Submitted to: Journal of Agricultural and Food Chemistry
Publication Type: Peer Reviewed Journal
Publication Acceptance Date: 5/6/2008
Publication Date: 6/21/2008
Publication URL: http://hdl.handle.net/10113/17597
Citation: Regitano, J., Koskinen, W.C. 2008. Characterization of Nicosulfuron Availability in Aged Soils. Journal of Agricultural and Food Chemistry. 56:5801-5805. Interpretive Summary: The amount of pesticide in soil that is available for movement to the target pest or for movement into surface and ground waters is controlled by the degree of binding of the chemical to the soil and the rate at which it degrades. Binding and degradation of pesticides are usually characterized for pesticides freshly added to soil, however we have shown in previous studies that the length of time the pesticide is in contact with soil, aging, can affect these processes. While there is limited information on binding and degradation of some aged pesticides, there is no information on binding of a newer class of sulfonylurea herbicides, such as nicosulfuron, which are applied at low rates to soil. The present study was conducted to determine the changes in distribution between soil bound and solution phases of nicosulfuron, with incubation time. We found that while nicosulfuron degraded in soil, the remaining chemical became more tightly bound to the soil. Therefore, the aged residues would be less available for movement to surface and ground waters. These results are further evidence that increases in binding of the pesticide to soil during pesticide aging should be taken into account during characterization of the environmental fate of pesticides and in the development of mathematical models of pesticide degradation and transport.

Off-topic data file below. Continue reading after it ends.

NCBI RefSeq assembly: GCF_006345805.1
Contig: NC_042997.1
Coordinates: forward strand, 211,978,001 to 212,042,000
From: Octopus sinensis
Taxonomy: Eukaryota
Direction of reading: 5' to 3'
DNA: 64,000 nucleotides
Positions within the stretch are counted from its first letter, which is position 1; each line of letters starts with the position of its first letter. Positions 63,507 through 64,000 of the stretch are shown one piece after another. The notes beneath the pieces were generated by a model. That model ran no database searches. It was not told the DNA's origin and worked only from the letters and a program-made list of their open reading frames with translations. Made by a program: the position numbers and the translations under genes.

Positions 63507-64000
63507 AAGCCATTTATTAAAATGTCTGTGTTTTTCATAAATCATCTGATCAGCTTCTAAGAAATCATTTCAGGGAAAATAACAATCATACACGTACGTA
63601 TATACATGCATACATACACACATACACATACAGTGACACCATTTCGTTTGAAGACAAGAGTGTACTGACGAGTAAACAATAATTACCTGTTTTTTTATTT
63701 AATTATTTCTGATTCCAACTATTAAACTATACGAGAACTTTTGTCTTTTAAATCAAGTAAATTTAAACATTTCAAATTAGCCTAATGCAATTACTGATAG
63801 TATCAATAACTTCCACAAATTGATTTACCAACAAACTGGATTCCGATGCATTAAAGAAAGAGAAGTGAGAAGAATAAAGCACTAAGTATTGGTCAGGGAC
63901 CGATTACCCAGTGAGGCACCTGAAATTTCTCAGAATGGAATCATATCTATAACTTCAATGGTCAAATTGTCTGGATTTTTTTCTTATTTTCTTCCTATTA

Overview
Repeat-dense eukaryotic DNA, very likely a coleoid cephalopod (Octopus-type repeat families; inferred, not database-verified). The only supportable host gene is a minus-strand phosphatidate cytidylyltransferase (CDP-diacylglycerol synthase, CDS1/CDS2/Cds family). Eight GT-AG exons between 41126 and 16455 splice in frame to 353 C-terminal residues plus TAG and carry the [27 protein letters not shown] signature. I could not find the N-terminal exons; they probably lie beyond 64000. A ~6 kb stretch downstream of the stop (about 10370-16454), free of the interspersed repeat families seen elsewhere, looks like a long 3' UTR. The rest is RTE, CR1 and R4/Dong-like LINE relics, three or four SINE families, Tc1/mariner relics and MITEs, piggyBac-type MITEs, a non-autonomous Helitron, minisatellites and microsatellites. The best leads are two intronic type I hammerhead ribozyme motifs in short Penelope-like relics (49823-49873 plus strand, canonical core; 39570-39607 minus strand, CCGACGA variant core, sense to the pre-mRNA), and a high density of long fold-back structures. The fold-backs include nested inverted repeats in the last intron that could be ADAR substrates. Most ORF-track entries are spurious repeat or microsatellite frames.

Technical Abstract: Sorption-desorption interactions of pesticides with soil determine the availability of pesticides in soil for transport, plant uptake, and microbial degradation. These interactions are affected by the physical and chemical properties of the pesticide and soil, and for some pesticides, their residence time in the soil. Changes in sorption/availability of nicosulfuron (2-[[[[(4,6-dimethoxy-2-pyrimidinyl]amino]carbonyl]amino]sulfonyl]-N,N-dimethyl-3-pyridinecarboxamide) with aging in different soils were determined. Soil moisture was adjusted to -33 kPa and 14C- and analytical-grade nicosulfuron were added to the soil at a rate of 1.0 mg/kg. Spiked soils were incubated at 25 oC for up to 41 d. Replicate soil samples were periodically extracted successively with 0.01 N CaCl2, and then twice with methanolic (NH4)2CO3. Sufficient nicsulfuron remained (>10 % of applied) during incubation to allow calculation of sorption coefficients. Aging significantly increased sorption as indicated by increased sorption coefficients. For instance, for nicosulfuron remaining after the 41-d incubation, Kd increased by a factor of 2 to 3 in Mollisols from the MidWestern United States and by a factor of 5 to 9 in Oxisols from Hawaii and Brazil. It appears the increase in sorption was because the rate of degradation in solution and on labile sites was faster than the rate of desorption of the neutral species from the soil particles. It may have also been due to nicosulfruon anion diffusion to less accessible sites with time leaving the more strongly bound neutral species for the sorption characterization. Regardless of the mechanism, these results are further evidence that increases in sorption during pesticide aging should be taken into account during characterization of the sorption process for mathematical models of pesticide degradation and transport. These data show the importance of characterization of sorption-desorption in aged herbicide residues in soil, particularly in the case of prediction of herbicide transport in soil. In this case, potential transport of nicosulfuron herbicide would be over predicted if freshly treated soil Kd values were used to predict transport.